For the most part, the game looks and sounds as good as one would expect for a game in the current generation. The racers and the bikes are incredibly detailed and the animations are top notch. The one area that I would have to express concern with is the environments surrounding the tracks and courses in the game; they just seem so barren. I understand that the courses of a fast paced sport are open and clear, for the safety of the riders, but in the game this comes across as lacking any sort of personality or character. All that the players see is an uninteresting gray openness… with asphalt and dirt for as far as the eye can see. The crowds on the edges of the track aren’t lively at all and the few elements included to add variety to the surroundings, like hot air balloons and such, are stagnant and isolated. The game more than meets the need for speed and the thrill of the sport, but the environments and surroundings could use some improvement in order to elevate the experience to the next level.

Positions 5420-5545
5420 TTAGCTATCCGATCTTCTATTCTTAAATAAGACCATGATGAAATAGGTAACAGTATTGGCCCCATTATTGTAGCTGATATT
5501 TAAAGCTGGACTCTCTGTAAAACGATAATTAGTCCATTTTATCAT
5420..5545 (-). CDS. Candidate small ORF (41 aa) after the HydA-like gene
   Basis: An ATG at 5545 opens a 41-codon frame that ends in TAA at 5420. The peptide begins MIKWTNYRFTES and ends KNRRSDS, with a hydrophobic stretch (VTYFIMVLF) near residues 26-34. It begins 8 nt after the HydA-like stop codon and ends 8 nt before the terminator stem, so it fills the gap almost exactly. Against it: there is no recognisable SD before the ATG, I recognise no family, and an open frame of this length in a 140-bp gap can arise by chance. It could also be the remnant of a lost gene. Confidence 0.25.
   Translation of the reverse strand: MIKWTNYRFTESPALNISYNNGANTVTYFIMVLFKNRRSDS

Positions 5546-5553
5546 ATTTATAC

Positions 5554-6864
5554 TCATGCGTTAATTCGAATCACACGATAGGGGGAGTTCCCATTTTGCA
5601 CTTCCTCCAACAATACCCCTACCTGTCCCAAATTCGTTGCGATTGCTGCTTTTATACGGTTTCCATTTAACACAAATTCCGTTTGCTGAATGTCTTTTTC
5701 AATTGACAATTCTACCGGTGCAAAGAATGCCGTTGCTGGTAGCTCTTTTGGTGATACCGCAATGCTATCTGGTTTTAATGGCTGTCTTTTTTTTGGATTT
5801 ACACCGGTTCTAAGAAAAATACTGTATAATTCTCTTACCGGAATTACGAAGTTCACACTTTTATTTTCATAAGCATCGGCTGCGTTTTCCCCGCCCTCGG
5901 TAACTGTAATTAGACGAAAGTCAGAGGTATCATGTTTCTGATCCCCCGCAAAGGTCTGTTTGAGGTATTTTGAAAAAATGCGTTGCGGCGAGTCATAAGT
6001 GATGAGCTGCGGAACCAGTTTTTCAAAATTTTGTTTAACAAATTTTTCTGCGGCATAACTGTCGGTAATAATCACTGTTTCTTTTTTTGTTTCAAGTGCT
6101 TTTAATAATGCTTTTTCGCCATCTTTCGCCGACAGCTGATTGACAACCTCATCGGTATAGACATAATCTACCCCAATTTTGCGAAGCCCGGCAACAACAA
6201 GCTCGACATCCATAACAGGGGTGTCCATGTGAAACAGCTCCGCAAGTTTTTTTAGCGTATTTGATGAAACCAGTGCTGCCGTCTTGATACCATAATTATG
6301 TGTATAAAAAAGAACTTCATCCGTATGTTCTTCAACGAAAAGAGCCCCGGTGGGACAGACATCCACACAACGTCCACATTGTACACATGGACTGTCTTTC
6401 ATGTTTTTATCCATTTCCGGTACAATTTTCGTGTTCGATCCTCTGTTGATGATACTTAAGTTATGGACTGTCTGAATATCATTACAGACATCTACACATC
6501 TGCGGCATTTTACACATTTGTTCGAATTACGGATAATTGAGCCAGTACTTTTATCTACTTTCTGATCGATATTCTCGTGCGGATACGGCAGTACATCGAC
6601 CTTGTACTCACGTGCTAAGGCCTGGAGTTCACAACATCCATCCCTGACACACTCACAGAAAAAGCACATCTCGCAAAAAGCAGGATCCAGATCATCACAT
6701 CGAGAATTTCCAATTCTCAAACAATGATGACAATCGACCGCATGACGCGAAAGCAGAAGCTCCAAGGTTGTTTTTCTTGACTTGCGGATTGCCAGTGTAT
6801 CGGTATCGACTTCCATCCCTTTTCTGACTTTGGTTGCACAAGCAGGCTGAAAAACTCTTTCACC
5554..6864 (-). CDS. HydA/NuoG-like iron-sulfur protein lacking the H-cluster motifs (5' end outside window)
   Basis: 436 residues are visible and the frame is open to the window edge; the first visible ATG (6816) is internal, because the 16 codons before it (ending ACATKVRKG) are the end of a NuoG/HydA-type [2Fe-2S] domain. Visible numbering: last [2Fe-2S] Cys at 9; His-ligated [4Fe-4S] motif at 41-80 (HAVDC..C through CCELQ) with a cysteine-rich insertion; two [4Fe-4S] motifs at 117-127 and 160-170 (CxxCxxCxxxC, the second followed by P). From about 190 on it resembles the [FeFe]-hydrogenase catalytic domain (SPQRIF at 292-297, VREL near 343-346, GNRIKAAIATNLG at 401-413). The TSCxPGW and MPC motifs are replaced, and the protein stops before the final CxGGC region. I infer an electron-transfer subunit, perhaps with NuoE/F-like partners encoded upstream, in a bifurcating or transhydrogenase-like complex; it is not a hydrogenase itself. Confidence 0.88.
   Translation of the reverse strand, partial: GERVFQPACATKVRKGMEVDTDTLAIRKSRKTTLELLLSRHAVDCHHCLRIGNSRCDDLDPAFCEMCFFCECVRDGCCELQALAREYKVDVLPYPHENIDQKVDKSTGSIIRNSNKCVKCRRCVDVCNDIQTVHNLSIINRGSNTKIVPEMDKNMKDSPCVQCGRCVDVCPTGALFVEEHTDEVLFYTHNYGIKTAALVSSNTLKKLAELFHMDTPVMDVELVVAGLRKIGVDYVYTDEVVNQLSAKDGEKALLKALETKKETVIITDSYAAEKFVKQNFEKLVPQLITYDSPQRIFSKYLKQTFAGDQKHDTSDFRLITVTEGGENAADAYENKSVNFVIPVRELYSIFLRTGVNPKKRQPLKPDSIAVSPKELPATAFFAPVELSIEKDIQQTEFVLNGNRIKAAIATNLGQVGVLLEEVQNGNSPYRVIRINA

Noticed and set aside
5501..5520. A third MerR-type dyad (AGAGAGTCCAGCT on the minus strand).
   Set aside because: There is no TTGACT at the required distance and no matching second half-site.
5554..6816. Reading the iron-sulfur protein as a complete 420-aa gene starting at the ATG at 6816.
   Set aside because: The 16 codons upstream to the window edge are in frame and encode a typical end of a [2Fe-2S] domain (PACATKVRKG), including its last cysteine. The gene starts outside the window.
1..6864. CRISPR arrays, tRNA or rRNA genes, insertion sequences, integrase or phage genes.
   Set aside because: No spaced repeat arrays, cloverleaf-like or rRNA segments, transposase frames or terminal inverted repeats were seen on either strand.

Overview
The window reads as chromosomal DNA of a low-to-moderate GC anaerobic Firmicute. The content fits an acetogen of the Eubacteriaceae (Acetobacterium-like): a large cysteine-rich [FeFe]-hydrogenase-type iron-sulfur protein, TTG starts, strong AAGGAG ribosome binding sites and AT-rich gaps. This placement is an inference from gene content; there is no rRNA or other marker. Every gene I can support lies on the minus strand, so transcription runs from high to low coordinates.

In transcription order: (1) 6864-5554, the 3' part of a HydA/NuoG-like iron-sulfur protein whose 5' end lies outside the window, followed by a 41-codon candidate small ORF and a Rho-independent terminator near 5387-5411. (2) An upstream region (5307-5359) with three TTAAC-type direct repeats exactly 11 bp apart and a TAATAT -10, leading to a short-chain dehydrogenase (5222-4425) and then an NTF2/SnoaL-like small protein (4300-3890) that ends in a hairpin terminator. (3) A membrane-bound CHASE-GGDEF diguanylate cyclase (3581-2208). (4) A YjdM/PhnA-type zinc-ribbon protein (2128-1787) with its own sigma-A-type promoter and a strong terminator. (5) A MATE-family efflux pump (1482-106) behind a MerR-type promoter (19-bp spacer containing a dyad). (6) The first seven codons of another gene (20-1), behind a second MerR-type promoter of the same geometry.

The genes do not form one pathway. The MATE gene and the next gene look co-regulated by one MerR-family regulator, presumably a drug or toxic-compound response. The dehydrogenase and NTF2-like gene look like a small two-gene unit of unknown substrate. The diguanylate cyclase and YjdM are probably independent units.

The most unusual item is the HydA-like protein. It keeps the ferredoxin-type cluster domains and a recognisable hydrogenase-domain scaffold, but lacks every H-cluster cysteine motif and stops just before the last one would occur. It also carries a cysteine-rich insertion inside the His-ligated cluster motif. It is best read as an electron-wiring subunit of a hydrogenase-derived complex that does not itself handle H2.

SBK X was a lot of fun. Racing on high speed superbike is a completely different world than racing cars, and the game makes this very clear. Superbike racing requires a different approach and tactics that normally are not taken into consideration in the gaming genre since it it is predominantly filled with car-based racing games. The game does a really nice job of offering gameplay modes to appease both the hardcore SBK crowd and the casual gamer; it is easy to see how a player, given enough time, would work their way into competing in the full simulation modes of the game. That is something that would take some work and dedication though, but the reward would be worth it. SBK X launches next week, on October 19, 2010. Superbike fans will undoubtedly want to check out. Milestone and Black Bean has gone to great lengths to accurately recreate the Superbike experience.
More On:SBK X
* The product in this article was sent to us by the developer/company for review.
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